Milk prices won't recover in 2016 warn experts
Prospect of global rally recedes and Commissioner Hogan rules out EU intervention saying only the markets can provide a solution
The outlook for milk prices continues to worsen, with one leading international analyst admitting that "the light at the end of the tunnel has dimmed" in recent weeks.
Rabobank's Kevin Bellamy said that recovery on milk markets was receding, despite a 7pc fall in output in New Zealand, and increased consumption in China on the back of cheaper dairy prices. Domestic Chinese production has also slackened against rock-bottom prices from competing imports.
European intervention levels equivalent to 21c/l are now the floor in international markets.
Despite the worsening situation, the EU Agriculture Commissioner, Phil Hogan, has ruled out intervening in the market to prop up prices.
Mr Hogan said the problems were market driven and could only be fixed by the market itself, rather than regulatory or legislative actions.
However, he did admit that the relationship between farmers and processors and retailers may need to be the subject of legislative intervention.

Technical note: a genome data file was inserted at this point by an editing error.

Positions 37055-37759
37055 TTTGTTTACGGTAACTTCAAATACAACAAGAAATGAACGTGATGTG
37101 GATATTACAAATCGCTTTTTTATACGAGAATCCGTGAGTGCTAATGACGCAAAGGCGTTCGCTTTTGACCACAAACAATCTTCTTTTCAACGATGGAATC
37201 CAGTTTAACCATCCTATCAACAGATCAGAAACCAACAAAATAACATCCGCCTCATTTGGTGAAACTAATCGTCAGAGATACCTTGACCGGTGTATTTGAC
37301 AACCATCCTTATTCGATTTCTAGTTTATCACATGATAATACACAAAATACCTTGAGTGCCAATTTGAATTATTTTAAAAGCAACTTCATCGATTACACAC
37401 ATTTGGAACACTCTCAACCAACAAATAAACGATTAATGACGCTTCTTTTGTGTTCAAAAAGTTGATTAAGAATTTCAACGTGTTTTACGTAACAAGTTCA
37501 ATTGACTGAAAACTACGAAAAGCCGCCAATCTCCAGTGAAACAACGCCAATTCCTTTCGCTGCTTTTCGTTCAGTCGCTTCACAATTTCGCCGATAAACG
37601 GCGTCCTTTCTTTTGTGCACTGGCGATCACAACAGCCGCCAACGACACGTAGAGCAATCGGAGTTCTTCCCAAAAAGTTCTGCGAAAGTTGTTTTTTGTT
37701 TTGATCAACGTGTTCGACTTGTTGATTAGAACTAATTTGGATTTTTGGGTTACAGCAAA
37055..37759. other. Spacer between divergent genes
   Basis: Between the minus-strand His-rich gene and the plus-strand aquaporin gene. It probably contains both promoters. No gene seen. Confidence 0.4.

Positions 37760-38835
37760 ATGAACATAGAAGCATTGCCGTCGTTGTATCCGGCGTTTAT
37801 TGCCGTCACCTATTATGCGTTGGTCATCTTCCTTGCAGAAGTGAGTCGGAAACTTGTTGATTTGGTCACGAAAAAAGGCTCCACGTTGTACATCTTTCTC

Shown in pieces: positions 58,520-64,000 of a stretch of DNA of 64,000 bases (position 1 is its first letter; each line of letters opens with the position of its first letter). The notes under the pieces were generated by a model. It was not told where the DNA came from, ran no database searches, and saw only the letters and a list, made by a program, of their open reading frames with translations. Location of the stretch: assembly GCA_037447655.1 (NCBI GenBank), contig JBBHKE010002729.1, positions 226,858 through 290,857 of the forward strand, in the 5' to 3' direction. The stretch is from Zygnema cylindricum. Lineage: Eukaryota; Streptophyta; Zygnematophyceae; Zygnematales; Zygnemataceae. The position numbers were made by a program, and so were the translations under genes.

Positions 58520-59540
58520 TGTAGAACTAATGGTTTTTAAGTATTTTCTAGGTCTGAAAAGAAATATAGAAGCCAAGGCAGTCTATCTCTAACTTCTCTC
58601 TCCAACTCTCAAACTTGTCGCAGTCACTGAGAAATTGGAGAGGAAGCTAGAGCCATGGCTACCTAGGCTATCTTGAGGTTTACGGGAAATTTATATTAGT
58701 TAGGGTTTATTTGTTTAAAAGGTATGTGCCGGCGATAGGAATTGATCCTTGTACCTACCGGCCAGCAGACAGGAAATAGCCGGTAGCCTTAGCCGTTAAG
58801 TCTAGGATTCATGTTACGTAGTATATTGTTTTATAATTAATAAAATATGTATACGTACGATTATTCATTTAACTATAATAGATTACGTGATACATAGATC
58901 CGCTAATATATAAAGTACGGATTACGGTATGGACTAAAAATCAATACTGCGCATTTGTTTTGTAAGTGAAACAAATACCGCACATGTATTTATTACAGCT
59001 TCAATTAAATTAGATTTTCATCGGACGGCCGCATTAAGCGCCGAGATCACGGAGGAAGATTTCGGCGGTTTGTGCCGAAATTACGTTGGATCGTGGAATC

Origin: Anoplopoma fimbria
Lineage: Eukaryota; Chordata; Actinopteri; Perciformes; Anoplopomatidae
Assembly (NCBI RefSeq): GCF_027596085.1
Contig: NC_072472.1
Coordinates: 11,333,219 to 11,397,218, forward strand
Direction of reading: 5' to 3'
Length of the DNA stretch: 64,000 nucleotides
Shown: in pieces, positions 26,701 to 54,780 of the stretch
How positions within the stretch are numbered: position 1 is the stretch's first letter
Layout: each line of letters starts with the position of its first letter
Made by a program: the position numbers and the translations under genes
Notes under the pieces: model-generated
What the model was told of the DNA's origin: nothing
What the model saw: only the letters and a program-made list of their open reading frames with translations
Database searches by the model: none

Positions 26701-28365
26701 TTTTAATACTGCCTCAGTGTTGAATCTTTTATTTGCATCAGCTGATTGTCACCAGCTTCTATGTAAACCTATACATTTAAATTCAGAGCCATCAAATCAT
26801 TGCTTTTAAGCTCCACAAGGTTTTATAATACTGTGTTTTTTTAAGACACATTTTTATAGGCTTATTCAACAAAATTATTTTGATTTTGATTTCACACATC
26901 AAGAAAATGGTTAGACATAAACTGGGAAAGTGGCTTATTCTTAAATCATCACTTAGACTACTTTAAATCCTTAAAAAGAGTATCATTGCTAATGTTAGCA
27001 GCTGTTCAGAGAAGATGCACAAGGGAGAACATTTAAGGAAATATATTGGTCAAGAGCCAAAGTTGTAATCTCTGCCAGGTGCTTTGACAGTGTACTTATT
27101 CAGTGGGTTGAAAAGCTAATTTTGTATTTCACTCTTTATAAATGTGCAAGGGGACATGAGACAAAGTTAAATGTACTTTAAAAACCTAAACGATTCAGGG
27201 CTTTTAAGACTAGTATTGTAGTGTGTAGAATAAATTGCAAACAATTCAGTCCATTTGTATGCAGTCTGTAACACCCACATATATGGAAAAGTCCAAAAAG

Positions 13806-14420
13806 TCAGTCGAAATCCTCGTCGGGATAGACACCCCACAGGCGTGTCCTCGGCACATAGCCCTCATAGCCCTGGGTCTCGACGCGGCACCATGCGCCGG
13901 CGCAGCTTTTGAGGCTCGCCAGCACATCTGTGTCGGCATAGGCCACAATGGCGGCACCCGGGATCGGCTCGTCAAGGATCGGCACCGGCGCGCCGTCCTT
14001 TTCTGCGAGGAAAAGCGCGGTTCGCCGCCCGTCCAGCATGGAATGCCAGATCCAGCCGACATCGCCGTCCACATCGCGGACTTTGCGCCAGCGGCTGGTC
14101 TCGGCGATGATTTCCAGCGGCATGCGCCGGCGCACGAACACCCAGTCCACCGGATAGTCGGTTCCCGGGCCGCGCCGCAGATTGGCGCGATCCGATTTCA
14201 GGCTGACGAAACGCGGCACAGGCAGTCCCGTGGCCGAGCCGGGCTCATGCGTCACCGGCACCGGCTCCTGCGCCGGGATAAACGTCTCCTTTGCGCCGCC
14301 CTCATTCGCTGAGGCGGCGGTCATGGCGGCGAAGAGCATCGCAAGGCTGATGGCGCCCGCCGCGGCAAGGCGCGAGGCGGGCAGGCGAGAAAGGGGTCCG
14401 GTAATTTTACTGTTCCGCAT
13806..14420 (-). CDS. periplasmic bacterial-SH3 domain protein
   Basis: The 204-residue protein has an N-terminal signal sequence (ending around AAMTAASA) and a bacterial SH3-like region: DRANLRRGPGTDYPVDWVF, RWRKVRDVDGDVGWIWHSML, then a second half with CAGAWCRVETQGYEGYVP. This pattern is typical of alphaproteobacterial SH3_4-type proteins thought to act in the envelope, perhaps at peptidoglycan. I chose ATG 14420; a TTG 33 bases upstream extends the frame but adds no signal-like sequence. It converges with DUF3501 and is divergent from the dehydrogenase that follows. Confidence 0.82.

His comments come in the wake of a damning British report that identified serious breaches by Tesco in the UK of the retailers' voluntary code.
While this issue will be the focus for European dairy lobby groups over the coming months, it is unlikely to help Irish farmers' cause with so little of Irish milk volumes going into fresh milk on European shelves.
"Nobody can deny that the situation in the European dairy market is very serious," Mr Hogan said.
"But the fact that we have not seen such a recovery proves that we are in a deeper and longer lasting trough than was originally foreseen," he added.
Previously, Rabobank had predicted a recovery during the first half of 2016.
Mr Bellamy described the mood at the International Dairy Foods Association conference in Phoenix, Arizona last week as "pessimistic".
US production has yet to ease, driven by a butterfat 'bubble'. But experts believe that a 3pc increase in EU milk supplies at a time when international demand is slackening is the biggest culprit for the current price crisis.
Support within the EU is growing for an insurance scheme similar to the US.
Such a move could counter farmers' tendency to increase output to compensate for lower prices, which subsequently exacerbates supplies.
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